Swarm 7

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      At various venues on Friday, September 8

      Arriving late, but not too late, at the Or Gallery, I found myself almost alone in the room where Phil Collins's (not of “In the Air Tonight”  fame) el mundo no escucharíƒ ¡ was being shown. And so I eased myself onto the fresh black carpet and focused my gaze on the screen in front of me, where a skinny hipster was singing along to a tune I dimly recognized from the time, long ago, when I was briefly infatuated with the man known as Morrissey.

      Over the course of the next hour, a dozen other would-be vocalists were shown, most in front of the same kitschy mural of what might be a Tuscan park, all lake and pedalboats and Lombardy poplars. There was a chubby boy in blue denim, pogoing like it was the 100 Club in the heyday of the Clash. There were two female friends, one with a cherubic baby in her arms, who revelled in their raw harmonies. There was a Shakira fan in elaborate eye shadow and a clinging white dress, and a sad, balding German, who mournfully enunciated a wistful piano ballad.

      They all sang along to the Smiths.

      The Glasgow-based Collins, who was a teen during the peak of that band's mid-'80s popularity, recorded his video in Bogotíƒ ¡, Colombia, in 2004. He had local musicians cut instrumental versions of his favourite Smiths songs, then invited what he describes as “the shy, the dissatisfied, narcissists, and anyone who's ever wished they could be someone else for a night”  to take a turn as an art-karaoke star.

      The result is both flat and fascinating. As a film, it is banality personified: a single camera points directly at a bunch of nonperformers caught in the act of performing. However crude the presentation might be, though, the ideas invoked by this piece of conceptual art are complex. I found myself thinking about how karaoke is a rare instance of socially sanctioned public vulnerability””and when people sing Smiths songs, they're especially likely to reveal their hopes, fears, and fantasies. It's not for nothing that Morrissey is the poet laureate of loneliness, a condition that is apparently epidemic worldwide.

      There's an ironic counterpart to this, however. The Smiths might offer emotional consolation to oddballs around the globe””el mundo is part of a trilogy, with Part 2 having been filmed in Istanbul last year””but their music is at the same time a supremely individualistic undertaking. None of these singers can match Morrissey's stylish combination of self-loathing and self-indulgence, and without the snap of Johnny Marr's ringing guitars, the music often plods.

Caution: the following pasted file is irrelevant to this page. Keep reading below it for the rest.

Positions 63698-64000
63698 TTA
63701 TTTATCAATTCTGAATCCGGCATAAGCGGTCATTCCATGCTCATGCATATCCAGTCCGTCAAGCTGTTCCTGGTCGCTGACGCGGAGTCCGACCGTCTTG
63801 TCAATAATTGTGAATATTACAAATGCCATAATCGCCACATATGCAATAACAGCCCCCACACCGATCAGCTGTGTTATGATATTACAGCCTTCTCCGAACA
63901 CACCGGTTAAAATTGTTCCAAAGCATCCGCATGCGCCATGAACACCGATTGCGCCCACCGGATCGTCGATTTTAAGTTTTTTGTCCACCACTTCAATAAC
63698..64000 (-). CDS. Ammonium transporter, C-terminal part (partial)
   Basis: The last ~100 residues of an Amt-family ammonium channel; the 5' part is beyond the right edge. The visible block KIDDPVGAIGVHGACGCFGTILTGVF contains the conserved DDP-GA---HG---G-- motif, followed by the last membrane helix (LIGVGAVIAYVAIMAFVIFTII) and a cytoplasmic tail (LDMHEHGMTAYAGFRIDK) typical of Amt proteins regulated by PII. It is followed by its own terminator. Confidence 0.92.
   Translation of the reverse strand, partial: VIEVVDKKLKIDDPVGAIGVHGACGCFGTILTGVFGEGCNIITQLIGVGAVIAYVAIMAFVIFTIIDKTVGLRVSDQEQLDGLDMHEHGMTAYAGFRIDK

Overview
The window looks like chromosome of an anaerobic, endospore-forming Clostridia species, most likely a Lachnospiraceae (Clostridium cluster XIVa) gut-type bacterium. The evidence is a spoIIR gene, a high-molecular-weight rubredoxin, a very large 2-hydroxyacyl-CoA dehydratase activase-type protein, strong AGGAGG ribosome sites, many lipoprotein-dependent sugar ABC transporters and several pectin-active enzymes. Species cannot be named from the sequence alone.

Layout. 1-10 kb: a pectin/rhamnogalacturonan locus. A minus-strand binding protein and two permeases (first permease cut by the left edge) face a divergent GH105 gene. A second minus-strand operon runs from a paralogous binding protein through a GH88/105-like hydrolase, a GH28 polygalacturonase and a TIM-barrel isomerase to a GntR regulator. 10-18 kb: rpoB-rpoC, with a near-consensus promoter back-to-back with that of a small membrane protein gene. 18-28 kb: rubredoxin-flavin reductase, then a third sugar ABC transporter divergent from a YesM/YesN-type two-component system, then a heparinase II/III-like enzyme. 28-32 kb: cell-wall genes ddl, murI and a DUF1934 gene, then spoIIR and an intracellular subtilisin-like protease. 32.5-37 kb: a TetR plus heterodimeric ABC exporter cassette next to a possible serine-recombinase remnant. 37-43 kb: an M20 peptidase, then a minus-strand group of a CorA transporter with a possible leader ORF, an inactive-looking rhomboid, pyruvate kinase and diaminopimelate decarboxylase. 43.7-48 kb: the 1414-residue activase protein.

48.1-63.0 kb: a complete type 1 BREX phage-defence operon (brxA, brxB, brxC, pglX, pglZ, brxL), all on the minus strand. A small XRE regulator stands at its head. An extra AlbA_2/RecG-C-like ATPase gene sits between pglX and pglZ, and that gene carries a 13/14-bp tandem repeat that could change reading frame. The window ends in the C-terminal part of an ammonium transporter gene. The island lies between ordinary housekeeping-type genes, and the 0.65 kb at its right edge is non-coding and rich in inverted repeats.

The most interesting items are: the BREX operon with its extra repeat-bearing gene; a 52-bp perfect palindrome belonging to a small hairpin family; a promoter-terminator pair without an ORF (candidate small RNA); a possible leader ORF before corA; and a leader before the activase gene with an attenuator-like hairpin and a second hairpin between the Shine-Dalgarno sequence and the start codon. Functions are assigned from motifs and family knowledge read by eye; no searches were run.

Ultimately, the premise of Collins's work, which runs at the Or until October 6, is opaque. Are the Smiths””English regionalists exported to the world by an American multinational””part of the global homogenization of culture, or do they offer a rallying point for the disenfranchised? Are the fey indie kids of Bogotíƒ ¡ helping to demolish macho stereotypes or latecomers to a future that has already passed?

      On first viewing, at least, el mundo no escucharíƒ ¡ offers no answers, but it asks many provocative questions.

      Mark Soo's Is It Any Wonder (1600 Kelvin), at Artspeak until October 14, is similarly enigmatic. An enormous black-and-white photo-transparency backlit by a pair of sodium lamps, it depicts a seascape at sunset””and apart from its size, it's entirely unremarkable. But the bilious lighting does suggest some kind of postapocalyptic scenario: if red skies at night are a sailor's delight, then there must be a storm brewing here.

      The question asked by Collin Johanson's Cathedral, at the Access gallery until October 14, is why? Why portray passing tourists, posed in front of an enormous old-growth conifer, in a style reminiscent of a 1940s Sunday painter? And what does this have to do with that giant wooden skull?

      Fortunately, relief was offered by Elizabeth Milton's Character Sketches, at the tiny Parking Spot gallery until September 22. Mixing the artist's childhood drawings with photographic re-enactments of the same, these witty images offer an alternately barbed and poignant look at how kids construct the future.

      The most disturbing sights on view during this year's gallery crawl, however, came when I followed a hand-drawn sign promising “More SWARM”  down Blood Alley. In quick succession, I saw a man pissing in a doorway, another shooting up beside a Dumpster, and a group of street kids operating a clandestine bicycle chop-shop in an alcove””images that paint a clearer picture of urban life than any film, painting, or photograph.